The Current State Of Job Hopping and Long Term Employment
If you’re like most people in the workforce, you’ve almost certainly been cautioned at some point to be careful not to change jobs too quickly. This advice usually comes from older workers who are familiar with the status quo of previous decades, where long term employment was the norm and you could expect to stay at the same company until retirement.
It sounds nice, but those days were long past twenty years ago. “Job hopping” is now the growing trend, and you can expect it to become only more prevalent as we move further into the 21st century. But why is that? The answer is that the changing economic landscape all but mandates workers to move to this new model.
Forget about long term employment
Long term employment made sense in the past. Companies would take on workers fully expecting to retain them for up to 40 years. Changing jobs more than once was seen as a red flag, and so employees were in general loathe to do so. Plus, there was often a cushy pension awaiting the loyal employee who stayed until retirement.
There’s also something to be said for the ability to focus on a single workplace condition for a number of years. Being able to gain an intimate knowledge of a business’s operating conditions made it easier for employees to optimize processes and develop close, lucrative relationships with vendors and customers.
Staying at one job for so long has its drawbacks. It can get tedious to spend decades seeing the same people and performing the same tasks. Even worse, if workplace relations soured, the employee might feel undue pressure to stick around and bear the stress of enduring a hostile workplace.
The new paradigm: Job hopping
Job hopping became much more common after the turn of the millennium. The advantages of a varied job history are nowadays so great that even interviewers at many companies now say they prefer to employ job seekers that have experience at a wide range of other businesses. This is quite a change from the black marks that employers often gave it in the past.
– De facto promotion: Oftentimes it’s much harder to get a promotion at one’s current company than it is to simply get another job and ask for a higher salary and/or title.
– Receive more and better training: Going through the training procedures for a variety of companies means that the resulting job candidate is much more well-rounded and developed in the field than their peers. The ability to refer to many different operating procedures is sure to impress interviewers.
– Network growth: The number one way that most people find their jobs is by tapping their network of friends and former coworkers. The more workplaces one has been a part of, the more people one can add to that network. A robust network can also help a worker benefit their company, as it can help in the search for reliable clients or trustworthy contractors.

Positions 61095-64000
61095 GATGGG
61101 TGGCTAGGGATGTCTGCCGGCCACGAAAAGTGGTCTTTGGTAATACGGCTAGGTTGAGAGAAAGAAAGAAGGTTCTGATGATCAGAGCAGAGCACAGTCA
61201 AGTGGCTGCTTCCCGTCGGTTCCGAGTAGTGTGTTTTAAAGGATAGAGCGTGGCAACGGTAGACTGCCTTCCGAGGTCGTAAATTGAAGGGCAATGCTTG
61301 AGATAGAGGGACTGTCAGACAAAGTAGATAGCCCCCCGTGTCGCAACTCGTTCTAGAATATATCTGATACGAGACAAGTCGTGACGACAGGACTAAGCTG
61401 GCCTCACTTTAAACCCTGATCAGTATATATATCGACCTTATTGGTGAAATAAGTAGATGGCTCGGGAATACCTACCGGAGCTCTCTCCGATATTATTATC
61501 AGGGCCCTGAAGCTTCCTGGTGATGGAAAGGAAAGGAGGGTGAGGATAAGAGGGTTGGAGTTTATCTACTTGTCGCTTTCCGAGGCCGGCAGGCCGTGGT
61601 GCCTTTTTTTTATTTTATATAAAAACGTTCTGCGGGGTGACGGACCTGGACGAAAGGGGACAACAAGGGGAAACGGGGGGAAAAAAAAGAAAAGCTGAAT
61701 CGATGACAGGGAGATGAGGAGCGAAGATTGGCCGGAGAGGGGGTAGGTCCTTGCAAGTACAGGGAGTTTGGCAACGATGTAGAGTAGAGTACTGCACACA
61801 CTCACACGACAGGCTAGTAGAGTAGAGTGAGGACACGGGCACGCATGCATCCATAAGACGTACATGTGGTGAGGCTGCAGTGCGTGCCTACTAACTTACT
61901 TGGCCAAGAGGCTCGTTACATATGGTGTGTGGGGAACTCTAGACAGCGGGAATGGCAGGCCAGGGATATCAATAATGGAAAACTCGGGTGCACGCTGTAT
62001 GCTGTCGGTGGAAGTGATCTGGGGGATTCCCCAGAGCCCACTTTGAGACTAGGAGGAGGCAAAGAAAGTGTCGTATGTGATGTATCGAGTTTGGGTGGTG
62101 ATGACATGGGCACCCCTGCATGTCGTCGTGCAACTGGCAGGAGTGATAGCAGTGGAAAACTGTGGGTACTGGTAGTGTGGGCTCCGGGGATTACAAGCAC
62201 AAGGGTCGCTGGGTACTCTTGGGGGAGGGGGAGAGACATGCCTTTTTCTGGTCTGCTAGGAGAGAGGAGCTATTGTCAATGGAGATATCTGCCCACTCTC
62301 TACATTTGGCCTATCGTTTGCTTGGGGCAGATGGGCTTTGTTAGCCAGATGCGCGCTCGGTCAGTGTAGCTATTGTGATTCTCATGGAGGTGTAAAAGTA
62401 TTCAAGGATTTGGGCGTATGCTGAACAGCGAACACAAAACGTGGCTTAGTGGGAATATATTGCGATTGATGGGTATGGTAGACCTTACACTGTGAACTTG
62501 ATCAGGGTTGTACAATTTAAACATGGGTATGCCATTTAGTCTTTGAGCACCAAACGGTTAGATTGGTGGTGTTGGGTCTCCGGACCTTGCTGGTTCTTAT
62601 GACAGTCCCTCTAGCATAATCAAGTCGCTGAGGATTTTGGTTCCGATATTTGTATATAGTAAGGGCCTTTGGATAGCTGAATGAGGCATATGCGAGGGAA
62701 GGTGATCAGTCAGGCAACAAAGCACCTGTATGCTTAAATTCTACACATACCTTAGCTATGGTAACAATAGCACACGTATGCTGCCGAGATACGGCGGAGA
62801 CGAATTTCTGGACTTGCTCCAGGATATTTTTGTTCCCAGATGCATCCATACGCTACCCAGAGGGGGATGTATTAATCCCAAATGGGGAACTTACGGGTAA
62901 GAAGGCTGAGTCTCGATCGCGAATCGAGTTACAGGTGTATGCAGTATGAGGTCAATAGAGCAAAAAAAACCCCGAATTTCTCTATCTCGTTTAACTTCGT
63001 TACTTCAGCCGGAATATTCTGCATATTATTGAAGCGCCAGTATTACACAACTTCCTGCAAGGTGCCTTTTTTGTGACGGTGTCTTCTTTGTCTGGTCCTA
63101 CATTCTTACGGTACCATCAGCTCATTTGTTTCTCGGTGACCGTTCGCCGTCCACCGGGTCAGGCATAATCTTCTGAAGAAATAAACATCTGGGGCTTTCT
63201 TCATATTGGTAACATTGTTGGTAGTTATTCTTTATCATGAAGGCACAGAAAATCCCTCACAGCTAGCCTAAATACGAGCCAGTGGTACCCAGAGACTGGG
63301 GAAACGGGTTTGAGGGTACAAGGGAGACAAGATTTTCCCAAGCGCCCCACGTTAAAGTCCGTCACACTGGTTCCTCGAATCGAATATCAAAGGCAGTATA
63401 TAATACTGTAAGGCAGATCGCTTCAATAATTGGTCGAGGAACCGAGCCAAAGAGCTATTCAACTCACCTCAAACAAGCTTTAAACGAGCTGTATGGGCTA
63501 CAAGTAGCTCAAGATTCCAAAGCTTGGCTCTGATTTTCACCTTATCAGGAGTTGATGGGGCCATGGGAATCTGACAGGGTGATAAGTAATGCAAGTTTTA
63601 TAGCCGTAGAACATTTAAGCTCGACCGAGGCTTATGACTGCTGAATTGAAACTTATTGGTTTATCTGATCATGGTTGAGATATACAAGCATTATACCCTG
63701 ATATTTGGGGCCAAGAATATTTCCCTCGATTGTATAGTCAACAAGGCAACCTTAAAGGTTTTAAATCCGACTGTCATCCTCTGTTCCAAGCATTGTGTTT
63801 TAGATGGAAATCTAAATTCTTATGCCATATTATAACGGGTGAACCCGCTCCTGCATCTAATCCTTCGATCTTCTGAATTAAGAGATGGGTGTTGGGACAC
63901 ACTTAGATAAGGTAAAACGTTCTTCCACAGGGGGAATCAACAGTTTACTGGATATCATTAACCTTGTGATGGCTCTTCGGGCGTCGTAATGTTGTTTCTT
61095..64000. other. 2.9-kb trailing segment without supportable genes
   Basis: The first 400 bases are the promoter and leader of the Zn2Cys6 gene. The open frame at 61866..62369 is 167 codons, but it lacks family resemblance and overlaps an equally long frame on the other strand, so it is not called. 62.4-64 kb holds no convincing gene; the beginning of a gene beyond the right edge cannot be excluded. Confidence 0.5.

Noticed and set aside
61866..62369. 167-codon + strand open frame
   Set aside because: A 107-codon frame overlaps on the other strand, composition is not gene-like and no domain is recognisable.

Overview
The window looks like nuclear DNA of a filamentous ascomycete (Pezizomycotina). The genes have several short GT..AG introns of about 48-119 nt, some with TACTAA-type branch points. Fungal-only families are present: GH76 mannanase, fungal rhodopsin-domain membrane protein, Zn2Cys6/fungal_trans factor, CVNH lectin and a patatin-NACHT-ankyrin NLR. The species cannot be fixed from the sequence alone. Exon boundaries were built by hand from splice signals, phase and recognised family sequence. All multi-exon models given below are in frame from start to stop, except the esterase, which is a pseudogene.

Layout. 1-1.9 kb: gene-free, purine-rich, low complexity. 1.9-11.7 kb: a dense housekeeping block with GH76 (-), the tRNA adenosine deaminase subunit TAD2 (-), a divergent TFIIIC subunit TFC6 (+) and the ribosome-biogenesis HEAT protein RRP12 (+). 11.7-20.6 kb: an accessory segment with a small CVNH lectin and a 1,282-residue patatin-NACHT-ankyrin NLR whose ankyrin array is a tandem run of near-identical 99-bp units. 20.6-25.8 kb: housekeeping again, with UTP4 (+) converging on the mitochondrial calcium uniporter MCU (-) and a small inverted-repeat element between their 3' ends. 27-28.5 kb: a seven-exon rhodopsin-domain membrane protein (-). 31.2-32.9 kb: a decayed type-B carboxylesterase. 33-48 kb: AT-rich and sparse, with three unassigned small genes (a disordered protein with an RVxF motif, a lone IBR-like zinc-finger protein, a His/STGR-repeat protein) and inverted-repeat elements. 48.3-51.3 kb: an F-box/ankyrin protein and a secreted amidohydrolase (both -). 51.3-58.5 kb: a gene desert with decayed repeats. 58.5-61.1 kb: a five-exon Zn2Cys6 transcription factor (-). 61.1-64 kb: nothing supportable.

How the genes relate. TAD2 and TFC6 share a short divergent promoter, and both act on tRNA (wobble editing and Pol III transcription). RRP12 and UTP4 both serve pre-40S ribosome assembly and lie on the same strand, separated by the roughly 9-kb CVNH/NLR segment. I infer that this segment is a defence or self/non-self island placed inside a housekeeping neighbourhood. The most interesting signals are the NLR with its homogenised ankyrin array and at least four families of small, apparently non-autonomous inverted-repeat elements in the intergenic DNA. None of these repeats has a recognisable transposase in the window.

– Greater job security: Ironically enough, hopping from job to job is likely to improve your chances of continuous employment. Someone who gets a lot of practice interviewing will find it easier and more comfortable to undergo the hiring process. Additionally, the aforementioned network will also provide many more opportunities the larger it is.
Other factors in the rise of job hopping
The above factors describe how job seekers benefit from job hopping. But those benefits are not the only reason for its prevalence. The fact of the matter is, millennials have different career priorities than previous generations, and these are a big driver for the current job hopping trend.
With the economic crashes of the last decade, long term employment no longer appears to be the sure bet that it once was. To new entrants to the workforce who watched as older long term employees were laid off en masse, staying at the same company for life appeared akin to putting all one’s eggs in a single basket.
Additionally, the younger generation also puts more value on job satisfaction than previous generations. This is both a blessing and a curse; while it’s good for employees to bounce out of unpleasant workplace conditions, it also means they’re less likely to stick around when a business goes through hard times.
Globalization has also had a big effect on the rise of job hopping. Thanks to the internet, it’s now possible to live in one country, be hired by a company in another country, and work with clients located halfway around the world. Not only that, but with the internet allowing people to freelance so easily, the gig economy is also growing. With so many options for getting hired, computer-savvy millennials have realized that there’s no reason for a worker to stick around if they believe they can get a better offer elsewhere.
Job hopping is here to stay
Like it or not, job hopping is now all but the expected norm. Any employer who holds out for that loyal employee will likely have a long wait ahead of them.
That being said, for companies that do value a long tenure, the above facts should serve as a reminder of how to ensure that employees don’t move on too quickly. An enjoyable workplace, regular promotions, good pay and plenty of benefits go a long way to increasing employee satisfaction and as a result, retention.
But for those companies that embrace the modern job landscape, hiring job hoppers will improve your company’s quality tenfold. The more places a job candidate has worked, the more experienced they tend to be. Being exposed to a lot of different standard operating procedures means they will come up with the versatile solutions a company needs to retain the flexibility required to succeed and thrive.
Workforce expectations of the 21st century may be different from that of the past, but there’s no reason to bemoan the change. Instead, with the right attitude this new paradigm can benefit all, enabling job seekers and employers to find the right fit for one another.
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